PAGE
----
Alisha Nord joined an elite group of American Angus Association members by attending the tenth-annual Beef Leaders Institute (BLI) June 19-23. BLI is a complete pasture-to-plate experience for young leaders in the Angus industry that explores quality genetics, performance programs, genomic technology, herd health, the Certified Angus Beef® (CAB) brand and much more. This year’s class consisted of nearly 20 individuals from all areas of the country.
As a fifth generation farmer, Nord attended BLI to learn more about less familiar aspects of the beef industry and network with other Angus producers.
“Whether you’re a young producer or an established producer, getting off the farm and learning different techniques and meeting new people from across the United States is a great way to broaden your horizons and learn new techniques and opportunities within the economy of agriculture,” Nord said.
The five-day event, funded by the Angus Foundation, began in Saint Joseph, Mo., at the Association headquarters. Participants interacted with staff and learned how each department works to serve its nearly 25,000 members.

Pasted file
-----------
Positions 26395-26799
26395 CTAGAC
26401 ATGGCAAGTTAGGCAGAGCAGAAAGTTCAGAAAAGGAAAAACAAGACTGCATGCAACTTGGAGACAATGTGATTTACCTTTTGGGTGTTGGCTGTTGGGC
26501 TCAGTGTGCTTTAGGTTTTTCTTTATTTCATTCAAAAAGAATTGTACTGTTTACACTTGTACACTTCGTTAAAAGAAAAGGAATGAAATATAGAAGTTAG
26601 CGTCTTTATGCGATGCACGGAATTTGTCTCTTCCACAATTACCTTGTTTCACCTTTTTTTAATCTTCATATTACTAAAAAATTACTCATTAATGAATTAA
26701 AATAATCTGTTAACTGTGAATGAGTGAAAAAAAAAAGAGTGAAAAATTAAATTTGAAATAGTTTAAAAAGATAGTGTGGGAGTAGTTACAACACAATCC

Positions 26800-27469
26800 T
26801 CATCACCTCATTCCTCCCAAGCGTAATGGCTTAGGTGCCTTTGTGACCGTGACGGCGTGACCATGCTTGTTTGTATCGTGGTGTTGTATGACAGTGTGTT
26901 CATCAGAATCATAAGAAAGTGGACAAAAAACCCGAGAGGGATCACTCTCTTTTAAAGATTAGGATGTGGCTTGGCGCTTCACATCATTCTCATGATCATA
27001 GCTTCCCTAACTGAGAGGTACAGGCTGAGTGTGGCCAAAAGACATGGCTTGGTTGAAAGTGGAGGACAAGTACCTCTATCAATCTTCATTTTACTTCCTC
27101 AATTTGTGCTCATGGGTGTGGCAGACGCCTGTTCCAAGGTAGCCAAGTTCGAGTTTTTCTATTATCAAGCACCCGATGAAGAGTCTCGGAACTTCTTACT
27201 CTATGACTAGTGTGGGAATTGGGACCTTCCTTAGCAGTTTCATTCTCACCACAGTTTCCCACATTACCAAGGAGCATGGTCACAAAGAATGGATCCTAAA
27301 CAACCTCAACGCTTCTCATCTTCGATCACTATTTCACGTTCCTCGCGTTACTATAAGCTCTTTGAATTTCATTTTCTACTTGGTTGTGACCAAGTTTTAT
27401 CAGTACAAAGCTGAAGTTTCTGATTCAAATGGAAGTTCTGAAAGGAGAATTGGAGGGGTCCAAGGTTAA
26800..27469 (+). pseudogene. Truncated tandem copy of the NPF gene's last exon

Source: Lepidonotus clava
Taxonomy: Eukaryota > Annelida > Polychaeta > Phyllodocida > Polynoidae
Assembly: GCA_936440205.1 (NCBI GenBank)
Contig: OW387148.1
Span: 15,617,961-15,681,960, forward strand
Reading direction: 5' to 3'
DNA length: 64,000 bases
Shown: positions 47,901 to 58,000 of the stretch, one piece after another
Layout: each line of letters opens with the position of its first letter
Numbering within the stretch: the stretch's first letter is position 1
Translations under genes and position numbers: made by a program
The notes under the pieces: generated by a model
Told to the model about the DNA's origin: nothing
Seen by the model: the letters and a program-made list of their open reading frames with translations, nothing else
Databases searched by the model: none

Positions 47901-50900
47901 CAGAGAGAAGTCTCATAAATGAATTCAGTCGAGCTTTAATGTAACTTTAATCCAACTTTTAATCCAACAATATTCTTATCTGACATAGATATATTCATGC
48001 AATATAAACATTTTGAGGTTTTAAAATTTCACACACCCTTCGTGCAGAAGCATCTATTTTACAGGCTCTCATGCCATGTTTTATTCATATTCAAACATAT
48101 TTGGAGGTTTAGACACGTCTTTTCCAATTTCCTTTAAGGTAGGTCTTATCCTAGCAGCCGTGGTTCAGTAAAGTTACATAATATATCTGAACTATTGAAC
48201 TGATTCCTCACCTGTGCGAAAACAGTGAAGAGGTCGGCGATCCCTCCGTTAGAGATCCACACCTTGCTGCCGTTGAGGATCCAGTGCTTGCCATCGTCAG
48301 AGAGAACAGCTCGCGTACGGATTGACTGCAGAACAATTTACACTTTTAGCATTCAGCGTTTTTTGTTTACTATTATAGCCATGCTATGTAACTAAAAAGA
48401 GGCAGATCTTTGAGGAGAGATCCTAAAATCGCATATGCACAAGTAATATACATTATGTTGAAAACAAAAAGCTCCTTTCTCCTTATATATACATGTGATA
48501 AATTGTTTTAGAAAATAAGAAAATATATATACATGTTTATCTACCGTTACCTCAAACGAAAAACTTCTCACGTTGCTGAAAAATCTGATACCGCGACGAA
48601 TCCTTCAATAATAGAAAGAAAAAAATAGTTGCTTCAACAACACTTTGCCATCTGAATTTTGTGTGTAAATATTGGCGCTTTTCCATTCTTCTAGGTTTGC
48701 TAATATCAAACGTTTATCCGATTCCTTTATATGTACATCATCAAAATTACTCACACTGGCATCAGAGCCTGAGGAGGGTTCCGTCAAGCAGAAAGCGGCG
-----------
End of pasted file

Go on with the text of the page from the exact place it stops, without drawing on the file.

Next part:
BLI toured throughout the Midwest and ended in Wooster, Ohio, at the CAB headquarters. Along the way, participants were able to visit GeneSeek Neogen Operations in Lincoln, Neb.; Feller & Co. Cattle Feeder in Wisner, Neb.; Greater Omaha Packing Co. Inc. in Omaha, Neb.; Trans Ova in Sioux City, Iowa; a Sysco distribution center in Cleveland, Ohio; and a retail tour at Giant Eagle’s Market District Supermarket in Cleveland, Ohio.
Caitlyn Brandt, event coordinator for the American Angus Association, explains that BLI targets young leaders in the Angus industry, ages 25-45, and gives them opportunities to see all sectors of the industry and how Angus plays a role in each of them.
“BLI is designed to provide Angus producers the opportunity to see all sectors of the beef industry after cattle leave their farms,” Brandt said. “By having the chance to network with other producers, feeders, packers, processors, retailers and other industry experts in the areas of genetics, reproduction and marketing, participants go home with knowledge and information that provides better insight into making production decisions on their operations.”
The Angus Foundation wants to give young producers an opportunity to be open to learning and expanding their knowledge. Nord learned how the different sectors of the beef industry work together towards a common goal.
“There were so many different things I learned at BLI,” Nord said. “Whether that be how precise cuts are made by just one person in an assembly line at a packing plant or learning how to communicate to consumers the quality of Certified Angus Beef and how to properly promote it.”
A complete list of 2017 BLI participants follows. For more information on how to participate in the leadership event, visit www.angus.org. Applications for the 2018 class will be available online starting next winter.
–– Written by Morgan Marley, Angus Media